Phone Call with religious mother

So last night(march 1st), I received a call from my dad and all we talked about was how school was going for me and just life on campus.

He then handed his phone to my mom, who sooner or later asked me if I had been going to church. Mind, you my parents don't know I'm an atheist per say, but I've given them hints that I don't like church (Not getting up to give money during 'offering time'). I'm usually on the phone for about 3-5 minutes with my parents, but this time was different.We talked for over an hour. I told my mom "You know I no longer go to church," and she said, "Since when?" I then said "Remember when I told you last November that I don't go to church on campus anymore?"

Well this conversation went back and forth for a while with her trying to tell me that we don't do things by ourselves, but God is the one in control. I then asked "Do you even know what an agnostic is?" She kept stuttering and said "I have an idea, but you tell me what it is." I had a feeling she didn't know what it meant, but I really wanted her to define agnosticism. She couldn't, so I told her. Then right after that, I told her I am an atheist. (Want details, message me :))

Long story short, she said she was disappointed in me and that she's seen more in her lifetime that would warrant God as a powerful creator, so I shouldn't feel like I've found all the answers (Basically, I should give God time, haha). I told her that I don't like any religion and that religion is just to control people. She seems open minded about my atheism so far, but I don't think she understands atheism just yet. We will see when I get back home for Spring Break. ^_^

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Comment by Ralph Dumain on April 17, 2009 at 9:59am
Everyone has different standards and tolerance levels, but it seems to me that the key issue should be to get your parents to stop nagging you about church. If you are financially dependent on your parents, there are limits to what boundaries you can set. In general, though, I think one has to teach others how one insists on being treated, which often rests on teaching them not to impose themselves on you. As for discussing and debating belief systems, I'm more inclined to tell people to mind their own business than to explain myself to them. Parent-child relations are, unfortunately, not so simple.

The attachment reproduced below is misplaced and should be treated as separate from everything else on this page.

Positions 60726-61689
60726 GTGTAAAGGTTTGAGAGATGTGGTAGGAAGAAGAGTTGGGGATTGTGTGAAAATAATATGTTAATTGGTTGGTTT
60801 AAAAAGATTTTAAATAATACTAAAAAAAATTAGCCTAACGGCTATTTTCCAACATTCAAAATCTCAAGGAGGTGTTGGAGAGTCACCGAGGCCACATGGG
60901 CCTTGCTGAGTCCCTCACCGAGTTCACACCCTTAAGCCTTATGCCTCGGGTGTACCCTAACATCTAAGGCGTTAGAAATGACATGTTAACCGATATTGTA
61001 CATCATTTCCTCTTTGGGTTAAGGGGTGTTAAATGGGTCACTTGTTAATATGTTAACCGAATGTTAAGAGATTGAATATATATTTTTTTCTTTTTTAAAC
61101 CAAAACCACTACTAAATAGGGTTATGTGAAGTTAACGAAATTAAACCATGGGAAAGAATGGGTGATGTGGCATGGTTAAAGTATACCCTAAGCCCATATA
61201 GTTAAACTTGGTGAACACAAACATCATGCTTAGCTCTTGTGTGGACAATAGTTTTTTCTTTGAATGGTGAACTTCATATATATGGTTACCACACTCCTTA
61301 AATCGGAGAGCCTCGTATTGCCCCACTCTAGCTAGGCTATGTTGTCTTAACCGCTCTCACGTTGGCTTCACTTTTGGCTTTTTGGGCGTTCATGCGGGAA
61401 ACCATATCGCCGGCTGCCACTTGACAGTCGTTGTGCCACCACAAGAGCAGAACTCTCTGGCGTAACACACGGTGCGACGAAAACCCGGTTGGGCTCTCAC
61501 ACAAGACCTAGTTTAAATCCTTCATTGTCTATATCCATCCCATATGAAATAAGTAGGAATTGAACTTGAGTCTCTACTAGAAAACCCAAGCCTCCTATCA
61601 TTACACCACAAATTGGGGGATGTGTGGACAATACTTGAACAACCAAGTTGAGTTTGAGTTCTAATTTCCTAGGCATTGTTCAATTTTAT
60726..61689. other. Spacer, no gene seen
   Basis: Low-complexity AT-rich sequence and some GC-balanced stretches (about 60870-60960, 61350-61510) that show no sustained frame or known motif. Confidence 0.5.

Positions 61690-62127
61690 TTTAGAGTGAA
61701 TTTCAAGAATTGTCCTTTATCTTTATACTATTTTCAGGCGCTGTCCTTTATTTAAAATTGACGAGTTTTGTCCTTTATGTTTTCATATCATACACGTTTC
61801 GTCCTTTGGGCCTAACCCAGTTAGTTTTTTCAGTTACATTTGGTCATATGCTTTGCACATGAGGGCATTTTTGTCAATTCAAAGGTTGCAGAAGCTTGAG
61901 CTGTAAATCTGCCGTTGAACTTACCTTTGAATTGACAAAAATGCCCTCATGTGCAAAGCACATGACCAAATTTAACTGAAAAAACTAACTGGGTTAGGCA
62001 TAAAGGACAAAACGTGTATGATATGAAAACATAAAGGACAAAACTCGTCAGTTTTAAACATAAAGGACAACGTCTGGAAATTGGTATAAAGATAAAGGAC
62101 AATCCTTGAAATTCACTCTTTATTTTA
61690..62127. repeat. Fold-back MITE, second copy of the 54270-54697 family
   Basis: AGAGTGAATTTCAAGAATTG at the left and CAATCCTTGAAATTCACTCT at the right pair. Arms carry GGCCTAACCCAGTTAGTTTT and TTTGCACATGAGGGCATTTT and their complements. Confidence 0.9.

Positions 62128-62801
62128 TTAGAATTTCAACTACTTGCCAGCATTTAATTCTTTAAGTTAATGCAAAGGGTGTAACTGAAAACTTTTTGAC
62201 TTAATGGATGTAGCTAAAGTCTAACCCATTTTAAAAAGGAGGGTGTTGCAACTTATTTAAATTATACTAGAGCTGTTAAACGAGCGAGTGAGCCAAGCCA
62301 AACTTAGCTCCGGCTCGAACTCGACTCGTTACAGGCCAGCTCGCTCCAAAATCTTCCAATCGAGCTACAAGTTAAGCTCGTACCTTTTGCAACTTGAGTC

Comment by Greg Lammers on March 2, 2009 at 12:19pm
Great post. By being patient, allowing communication, and most importantly standing for your position you are accomplishing some great things. Hang in there!
Comment by NH Baritone on March 2, 2009 at 9:44am
Gird your loins and prepare for an onslaught. (It never hurts to be ready.)

Pendulums swing, and depending on who she talks to, her open-mindedness can easily move toward a strong effort to convince you that you're wrong. Her interest in your attending church and her insistence that "you don't have all the answers" suggest that she has a powerful internal arsenal of criticism. CJ said the hardest part is over. I'm not certain that's true.
Comment by cj the cynic on March 2, 2009 at 9:09am
It's good that she's open-minded. You'll probably just have to educate her on what exactly atheism is. Congrats, the hardest part is over.
Comment by Dani on March 2, 2009 at 3:16am
I really hope she keeps an open mind so that the two of you can come to a meeting of the minds...where you can at the very least be comfortable in each others' presence although there is great opposition.
I totally understand your angst and hope the very best for your Spring Break!
Im here for you, please keep us updated!



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